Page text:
RICE v. SCHMID ET AL

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District Court of Appeal, Second District, Division 2, California.

RICE v. SCHMID ET AL.

Civ. 14218.

Decided: February 11, 1944

H. M. Lineman, Mab Copland Lineman and Benjamin Lewis, all of Los Angeles, for plaintiff and appellant. W. W. Wallace and Michael LaVelle, both of Los Angeles, for defendants and respondents.

It is the contention of plaintiff that the trial court refused to follow the directions given by the Supreme Court upon the former appeal (Rice v. Schmid, 18 Cal.2d 382, 115 P.2d 498, 499, 138 A.L.R. 589) and that consequently the judgment entered is unauthorized and void.

Plaintiff, a flour merchant, entered into a contract with John Schmid, proprietor of the Eagle Bakery, on July 16, 1937, whereby he agreed to sell to Schmid 6000 barrels of flour, consisting of: 2,000 barrels of “Ravalli” brand at $7.10 per barrel; 2,750 barrels of “Gold Cross” brand at $7.65 per barrel; and 1,250 barrels of “Isis” brand at $7.15 per barrel. According to the contract, shipment was to be made upon instructions from the buyer within ninety days from the date of the contract and the contract was to be automatically extended if, because of the fault of the buyer, not all of the flour was shipped within the ninety–day period unless the seller chose to terminate the contract upon that ground. After a portion of the flour had been delivered Schmid sold the Eagle Bakery to defendants Marik, Dull and Osterman, who assumed the obligations of Schmid's contract. Deliveries of the flour continued to Eagle Bakery under the contract until a total of 3,245 barrels had been delivered. Thereafter defendants refused to furnish any further instructions for deliveries and on December 2, 1938, plaintiff notified the new proprietors of the bakery of his election to terminate the contract and to hold them liable in damages for the breach thereof.

John Schmid died after the commencement of the action and Augusta Schmid has been substituted as administratrix of his estate.

The contract contained a provision for liquidated damages and in one of several counts of the complaint plaintiff sought to recover damages under this provision. In a separate count he sought recovery for the actual damages suffered. The trial court held that the liquidated damages provision was invalid, fixed actual damages in the sum of $712.45 and entered judgment accordingly. In arriving at this sum the trial court awarded to plaintiff the difference between the price he had agreed to pay to a milling company for the flour and the price defendants had agreed to pay to him for the purchase of the flour.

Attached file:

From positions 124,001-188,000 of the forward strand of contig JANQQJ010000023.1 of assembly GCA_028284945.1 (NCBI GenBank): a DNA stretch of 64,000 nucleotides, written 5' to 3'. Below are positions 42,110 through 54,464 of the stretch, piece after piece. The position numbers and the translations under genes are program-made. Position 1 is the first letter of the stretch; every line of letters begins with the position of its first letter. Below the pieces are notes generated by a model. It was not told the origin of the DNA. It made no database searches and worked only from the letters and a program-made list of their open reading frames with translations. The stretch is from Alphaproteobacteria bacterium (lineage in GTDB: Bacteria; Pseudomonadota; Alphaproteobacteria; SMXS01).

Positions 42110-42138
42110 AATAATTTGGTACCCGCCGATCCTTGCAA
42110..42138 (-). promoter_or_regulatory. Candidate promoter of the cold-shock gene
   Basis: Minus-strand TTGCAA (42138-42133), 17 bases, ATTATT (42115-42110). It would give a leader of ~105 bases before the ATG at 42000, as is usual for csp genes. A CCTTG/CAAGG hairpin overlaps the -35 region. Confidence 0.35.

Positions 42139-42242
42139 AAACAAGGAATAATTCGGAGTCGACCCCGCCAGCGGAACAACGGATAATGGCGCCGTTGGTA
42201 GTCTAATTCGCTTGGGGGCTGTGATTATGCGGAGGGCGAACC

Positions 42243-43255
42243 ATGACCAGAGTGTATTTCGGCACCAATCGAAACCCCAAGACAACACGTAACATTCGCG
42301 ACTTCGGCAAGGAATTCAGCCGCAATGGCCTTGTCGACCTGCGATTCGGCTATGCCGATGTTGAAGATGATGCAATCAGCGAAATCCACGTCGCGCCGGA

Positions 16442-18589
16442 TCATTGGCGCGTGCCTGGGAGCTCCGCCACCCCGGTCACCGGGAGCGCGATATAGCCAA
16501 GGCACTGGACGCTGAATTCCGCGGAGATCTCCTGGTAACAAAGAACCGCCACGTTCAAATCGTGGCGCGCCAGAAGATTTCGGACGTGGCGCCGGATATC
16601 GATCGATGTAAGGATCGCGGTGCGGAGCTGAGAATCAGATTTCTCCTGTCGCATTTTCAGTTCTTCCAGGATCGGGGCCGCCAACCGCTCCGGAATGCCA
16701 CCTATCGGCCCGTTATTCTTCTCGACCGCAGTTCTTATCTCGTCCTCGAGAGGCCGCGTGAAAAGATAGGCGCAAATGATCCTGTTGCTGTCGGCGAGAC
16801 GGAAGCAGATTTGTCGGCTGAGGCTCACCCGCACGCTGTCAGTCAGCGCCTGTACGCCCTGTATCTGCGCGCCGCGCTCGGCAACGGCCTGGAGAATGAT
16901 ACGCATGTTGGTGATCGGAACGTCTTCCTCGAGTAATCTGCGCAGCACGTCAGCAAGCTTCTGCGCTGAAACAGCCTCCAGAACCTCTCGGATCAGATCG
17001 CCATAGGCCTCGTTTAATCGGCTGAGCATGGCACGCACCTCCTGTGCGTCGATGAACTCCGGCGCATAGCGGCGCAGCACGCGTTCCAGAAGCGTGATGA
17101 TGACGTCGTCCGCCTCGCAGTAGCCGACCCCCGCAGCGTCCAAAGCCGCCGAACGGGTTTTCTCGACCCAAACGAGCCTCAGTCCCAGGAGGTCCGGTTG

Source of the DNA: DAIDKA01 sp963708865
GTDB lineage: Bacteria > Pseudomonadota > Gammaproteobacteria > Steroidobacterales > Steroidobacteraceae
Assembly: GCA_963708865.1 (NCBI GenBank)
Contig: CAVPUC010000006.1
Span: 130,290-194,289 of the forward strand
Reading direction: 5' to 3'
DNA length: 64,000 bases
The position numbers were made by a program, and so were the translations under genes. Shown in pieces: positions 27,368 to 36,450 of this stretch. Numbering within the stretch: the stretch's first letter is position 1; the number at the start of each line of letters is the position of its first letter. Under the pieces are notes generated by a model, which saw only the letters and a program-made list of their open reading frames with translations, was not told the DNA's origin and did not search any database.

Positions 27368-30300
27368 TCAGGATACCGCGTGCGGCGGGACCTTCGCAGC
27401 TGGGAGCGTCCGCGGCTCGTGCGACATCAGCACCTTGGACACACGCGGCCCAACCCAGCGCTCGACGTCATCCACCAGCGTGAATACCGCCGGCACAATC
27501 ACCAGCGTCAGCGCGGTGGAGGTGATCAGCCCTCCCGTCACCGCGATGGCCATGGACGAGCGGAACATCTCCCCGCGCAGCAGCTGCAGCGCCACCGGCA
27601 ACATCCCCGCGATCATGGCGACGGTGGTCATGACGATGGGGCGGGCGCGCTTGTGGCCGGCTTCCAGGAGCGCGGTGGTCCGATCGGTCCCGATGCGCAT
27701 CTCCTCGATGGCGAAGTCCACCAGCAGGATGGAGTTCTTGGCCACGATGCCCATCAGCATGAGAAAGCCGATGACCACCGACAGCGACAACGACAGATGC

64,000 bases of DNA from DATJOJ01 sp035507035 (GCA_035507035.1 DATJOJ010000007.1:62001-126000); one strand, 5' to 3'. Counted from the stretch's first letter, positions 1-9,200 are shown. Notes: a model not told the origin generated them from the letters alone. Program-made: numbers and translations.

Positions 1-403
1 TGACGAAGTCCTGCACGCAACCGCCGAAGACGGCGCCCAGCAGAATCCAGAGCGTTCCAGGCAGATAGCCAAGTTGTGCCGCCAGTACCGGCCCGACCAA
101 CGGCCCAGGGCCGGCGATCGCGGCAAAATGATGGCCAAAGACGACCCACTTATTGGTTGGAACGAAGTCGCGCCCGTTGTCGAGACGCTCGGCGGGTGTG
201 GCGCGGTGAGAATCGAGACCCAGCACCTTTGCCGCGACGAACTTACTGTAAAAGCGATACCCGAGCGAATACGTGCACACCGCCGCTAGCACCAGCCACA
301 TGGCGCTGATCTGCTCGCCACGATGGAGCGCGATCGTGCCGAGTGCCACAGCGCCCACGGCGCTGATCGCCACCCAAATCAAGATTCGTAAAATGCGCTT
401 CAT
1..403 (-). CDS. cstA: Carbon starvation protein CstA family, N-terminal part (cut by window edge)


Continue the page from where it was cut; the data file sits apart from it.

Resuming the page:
Plaintiff appealed from the judgment in his favor for $712.45. The Supreme Court ruled that the finding of the trial court that it was not impracticable or extremely difficult to fix the actual damage was supported by the evidence and consequently sustained the ruling of the trial court that the provision for liquidated damages should not govern. The Supreme Court also ruled that the judgment should be reversed because an improper measure of damages had been applied. We quote from the opinion of the court: “On December 2, 1938, plaintiff notified the new proprietors of the Eagle Bakery of his election to terminate the contract and to hold him liable in damages for breach of the contract. * * * The contract by its terms was automatically extended despite the defendants' failure to give further shipping instructions, and since there was no repudiation of the contract by them, their obligation to accept the goods continued until the plaintiff exercised his option to terminate the contract. Therefore, the damages should be the difference between the contract price and the market price on the date of final termination of the contract. * * * Here plaintiff's only obligation was to procure flour of the specified brands, whether from the miller or on the market, for delivery in accordance with shipping instructions to be furnished him by the defendants. He was free to enter into a contract with a manufacturer to protect himself or to speculate upon a decline in the market before delivery would be required. * * * The possibility that the plaintiff may make a large profit is a result of the decline in the market price and is not a sufficient reason for allowing the defendants to escape the obligations of their contract. * * * The judgment is reversed with directions to the trial court to determine the damages in accordance with the rules herein set forth and thereafter to enter judgment in favor of plaintiff.”